Knowing how to wrap your hands properly is essential for anyone who trains mixed martial arts, kickboxing, or Muay Thai.
Wrapping your hands will keep all the tiny bones safe from injury while punching the heavy bag or pads. But when you are just starting out, the learning curve can be steep.
There are a few different ways to wrap your hands, but we will share some tips on the most common way to do it.
#1 Pick The Right Pair Of Hand Wraps
There are two types of hand wraps – Mexican and traditional. The only difference between the two styles is the material they are made from.
Mexican style hand wraps are a mix of semi-elastic cotton and spandex, while the traditional ones are normally cotton weaved.
They all share a similar purpose, so get a pair that suits your taste and budget.
#2 Unravel The Hand Wraps
One end of the hand wrap has a loop, while the other end consists of a Velcro strap. If the pair you bought did not come with either one, return them.
Unstrap the Velcro and carefully unravel the hand wraps. Make sure you do not twist, tangle, or accidentally tie them into knots.
#3 Don’t Be Afraid To Ask For Help
If you are unsure where to begin, ask your teammates or your coaches for help.
Everyone starts from somewhere. Even ONE Women’s Strawweight World Champion “The Panda” Xiong Jing Nan took time to hone her hand wrapping skills.
“In the beginning, you need to ask your teacher or your teammates to help you. Then, when it feels natural, you can do it any way to make yourself feel comfortable,” she says.
#4 Anchor The Thumb
Place your hand with your palm down, while slotting the loop onto your thumb.
This acts as a fulcrum, keeping your wrap in place throughout the process. Make sure the rest of your wrap is on the outside of your hand.
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#5 Secure Your Wrists
Drag the wrap toward your wrist, palm down, and go around your wrist three to four times. End the last wrap on the side of your thumb.
The aim behind this is to keep your wrist straight when throwing a punch. Giving your wrist good support prevents it from bending.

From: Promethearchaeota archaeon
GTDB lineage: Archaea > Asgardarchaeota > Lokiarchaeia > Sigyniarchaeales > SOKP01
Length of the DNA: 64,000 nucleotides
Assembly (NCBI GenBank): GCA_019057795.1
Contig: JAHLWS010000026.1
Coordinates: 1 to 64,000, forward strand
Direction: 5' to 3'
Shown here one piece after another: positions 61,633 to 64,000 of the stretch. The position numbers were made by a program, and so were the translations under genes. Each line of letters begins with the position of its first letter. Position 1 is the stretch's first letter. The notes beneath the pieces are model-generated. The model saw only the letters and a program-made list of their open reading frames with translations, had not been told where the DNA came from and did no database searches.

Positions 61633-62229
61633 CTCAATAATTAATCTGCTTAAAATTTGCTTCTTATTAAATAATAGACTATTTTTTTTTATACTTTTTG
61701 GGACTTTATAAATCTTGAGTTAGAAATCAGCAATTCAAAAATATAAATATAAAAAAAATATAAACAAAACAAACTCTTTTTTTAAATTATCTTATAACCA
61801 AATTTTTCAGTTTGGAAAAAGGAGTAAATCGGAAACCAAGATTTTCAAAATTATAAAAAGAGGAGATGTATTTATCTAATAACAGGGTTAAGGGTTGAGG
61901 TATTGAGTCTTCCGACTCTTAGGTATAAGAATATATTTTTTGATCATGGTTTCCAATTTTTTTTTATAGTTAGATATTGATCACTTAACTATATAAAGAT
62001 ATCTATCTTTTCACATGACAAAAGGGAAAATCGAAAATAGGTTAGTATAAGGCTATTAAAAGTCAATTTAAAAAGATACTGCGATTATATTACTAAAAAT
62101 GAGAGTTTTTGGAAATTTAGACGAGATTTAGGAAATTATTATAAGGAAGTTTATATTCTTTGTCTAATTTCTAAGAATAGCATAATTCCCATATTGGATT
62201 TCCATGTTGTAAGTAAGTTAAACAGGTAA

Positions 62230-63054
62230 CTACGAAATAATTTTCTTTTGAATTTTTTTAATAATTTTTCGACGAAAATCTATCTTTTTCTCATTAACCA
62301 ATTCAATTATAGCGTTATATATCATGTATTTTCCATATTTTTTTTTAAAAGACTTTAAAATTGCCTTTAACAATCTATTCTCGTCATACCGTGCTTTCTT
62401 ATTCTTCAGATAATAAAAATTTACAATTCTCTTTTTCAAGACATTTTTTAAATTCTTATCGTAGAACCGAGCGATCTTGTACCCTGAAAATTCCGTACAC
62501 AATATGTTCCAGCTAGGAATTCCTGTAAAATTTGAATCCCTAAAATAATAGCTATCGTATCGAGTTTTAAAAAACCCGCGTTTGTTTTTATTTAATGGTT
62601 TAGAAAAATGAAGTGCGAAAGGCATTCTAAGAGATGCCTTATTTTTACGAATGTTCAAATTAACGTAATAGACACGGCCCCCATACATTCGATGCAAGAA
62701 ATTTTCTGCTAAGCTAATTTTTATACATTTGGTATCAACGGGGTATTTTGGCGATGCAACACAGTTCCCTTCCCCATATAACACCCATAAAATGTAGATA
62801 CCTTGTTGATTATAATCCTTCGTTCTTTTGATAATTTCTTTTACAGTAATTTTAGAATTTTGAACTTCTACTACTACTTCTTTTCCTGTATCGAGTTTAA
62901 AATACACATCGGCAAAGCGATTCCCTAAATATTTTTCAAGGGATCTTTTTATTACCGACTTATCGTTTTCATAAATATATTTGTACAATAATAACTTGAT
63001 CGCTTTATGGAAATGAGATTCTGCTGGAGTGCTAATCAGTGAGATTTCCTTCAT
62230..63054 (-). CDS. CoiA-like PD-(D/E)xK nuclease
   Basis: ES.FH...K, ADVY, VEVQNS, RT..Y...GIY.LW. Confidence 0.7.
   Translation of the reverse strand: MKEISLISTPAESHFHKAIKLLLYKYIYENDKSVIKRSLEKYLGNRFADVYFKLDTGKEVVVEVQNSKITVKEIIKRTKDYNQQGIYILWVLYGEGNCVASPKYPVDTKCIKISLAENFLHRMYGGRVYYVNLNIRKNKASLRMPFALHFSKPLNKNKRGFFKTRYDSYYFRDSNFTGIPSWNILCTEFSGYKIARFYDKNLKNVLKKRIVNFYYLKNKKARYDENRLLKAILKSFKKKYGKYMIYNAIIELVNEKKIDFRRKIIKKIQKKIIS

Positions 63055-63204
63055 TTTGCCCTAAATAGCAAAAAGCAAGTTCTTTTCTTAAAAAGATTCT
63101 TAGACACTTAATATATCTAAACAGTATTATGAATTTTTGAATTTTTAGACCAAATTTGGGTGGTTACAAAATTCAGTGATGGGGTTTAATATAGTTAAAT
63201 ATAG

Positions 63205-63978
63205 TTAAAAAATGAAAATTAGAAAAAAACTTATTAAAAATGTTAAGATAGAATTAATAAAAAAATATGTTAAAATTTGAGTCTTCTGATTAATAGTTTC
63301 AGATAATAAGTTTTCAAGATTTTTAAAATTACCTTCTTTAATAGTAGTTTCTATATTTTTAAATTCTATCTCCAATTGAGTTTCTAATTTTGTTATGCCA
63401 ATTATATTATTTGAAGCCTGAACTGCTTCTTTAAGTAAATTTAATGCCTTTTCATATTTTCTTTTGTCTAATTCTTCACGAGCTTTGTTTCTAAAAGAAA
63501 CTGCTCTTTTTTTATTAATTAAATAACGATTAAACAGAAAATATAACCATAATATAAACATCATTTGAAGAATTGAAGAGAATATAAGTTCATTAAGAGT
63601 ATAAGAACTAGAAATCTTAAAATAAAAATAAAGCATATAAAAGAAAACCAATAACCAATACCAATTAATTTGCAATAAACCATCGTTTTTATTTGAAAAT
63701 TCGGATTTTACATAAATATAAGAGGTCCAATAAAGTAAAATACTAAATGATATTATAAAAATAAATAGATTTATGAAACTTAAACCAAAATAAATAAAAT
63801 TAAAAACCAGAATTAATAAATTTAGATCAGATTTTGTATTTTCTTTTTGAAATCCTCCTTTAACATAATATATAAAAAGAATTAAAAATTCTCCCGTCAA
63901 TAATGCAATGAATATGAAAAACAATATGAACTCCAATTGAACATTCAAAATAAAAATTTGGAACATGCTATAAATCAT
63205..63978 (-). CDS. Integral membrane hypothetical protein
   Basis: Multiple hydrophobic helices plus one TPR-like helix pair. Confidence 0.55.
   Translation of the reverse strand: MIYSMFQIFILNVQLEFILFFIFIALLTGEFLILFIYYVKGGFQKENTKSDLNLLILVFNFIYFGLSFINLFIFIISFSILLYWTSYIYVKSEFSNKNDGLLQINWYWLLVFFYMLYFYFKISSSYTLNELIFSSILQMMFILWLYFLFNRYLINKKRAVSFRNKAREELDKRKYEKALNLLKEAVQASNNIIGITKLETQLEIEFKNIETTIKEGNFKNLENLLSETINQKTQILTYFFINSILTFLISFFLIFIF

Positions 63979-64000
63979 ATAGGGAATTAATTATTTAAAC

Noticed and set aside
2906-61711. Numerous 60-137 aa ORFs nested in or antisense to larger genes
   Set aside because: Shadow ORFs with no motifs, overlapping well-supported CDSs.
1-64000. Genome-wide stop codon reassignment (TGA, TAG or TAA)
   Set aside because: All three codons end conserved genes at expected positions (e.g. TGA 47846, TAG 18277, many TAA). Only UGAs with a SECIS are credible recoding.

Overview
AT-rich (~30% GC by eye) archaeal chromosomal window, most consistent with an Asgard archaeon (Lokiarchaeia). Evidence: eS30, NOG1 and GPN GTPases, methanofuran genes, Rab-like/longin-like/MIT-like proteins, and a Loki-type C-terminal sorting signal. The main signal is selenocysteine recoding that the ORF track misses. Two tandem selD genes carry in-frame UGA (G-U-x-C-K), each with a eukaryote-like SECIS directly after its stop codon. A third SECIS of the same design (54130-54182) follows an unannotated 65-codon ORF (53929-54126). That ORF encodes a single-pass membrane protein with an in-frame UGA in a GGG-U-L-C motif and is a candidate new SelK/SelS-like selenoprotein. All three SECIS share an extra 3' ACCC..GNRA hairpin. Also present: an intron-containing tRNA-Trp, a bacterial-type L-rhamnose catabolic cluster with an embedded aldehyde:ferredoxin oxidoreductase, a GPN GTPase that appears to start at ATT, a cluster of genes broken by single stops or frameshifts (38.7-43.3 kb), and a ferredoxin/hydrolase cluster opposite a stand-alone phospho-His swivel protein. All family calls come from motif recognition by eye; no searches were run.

#6 Move On To The Knuckles
From where your wrap was last placed, slowly move toward your knuckles.
During this step, it is pivotal to spread your fingers out because if they are too close together, your knuckles will feel tight when making a fist.
Spreading your fingers also allows for natural spacing between your digits, ensuring you feel comfortable all the way through training.
#7 Wrap Your Thumb
Continue your wrap toward the base of your thumb – going over, then under, your thumb.
Wrap your thumb as securely as possible without cutting off blood circulation.
Go around the thumb twice for maximum protection. Next, go from the thumb to wrist one time to prevent your thumb from overextending.
#8 Go Back To The Knuckles
Go back to the knuckles diagonally, and continue wrapping until you have approximately 20 inches (50 cm) left. This provides extra cushion at one of the most important parts of your hand.
Alternative: position your wrap in a way where you can wrap every gap between your index finger to the little finger. Make sure you secure this wrap at the wrist.
#9 Return To The Wrists and Strap It In
Last, but not least, go around your wrist one more time until you are out of material.
Secure the Velcro, and then you can wrap your other hand.
#10 Keep Practicing
If you struggle to master the art of hand wrapping early on, just keep practicing. Eventually, you will be able to wrap your hands with your eyes closed.
Malaysian flyweight sensation Gianni Subba is confident this is a skill you can perfect in due time.
“If you always show up [to class] and you’re too scared to wrap your own hands, then you’re never going to learn,” he says.
“Don’t be afraid, there’s no wrong. You will eventually get it once you do it every day. Ask for advice, too. A lot of guys are always willing to help with wrapping hands.”
Perhaps with enough practice, you might be the one helping a newcomer someday.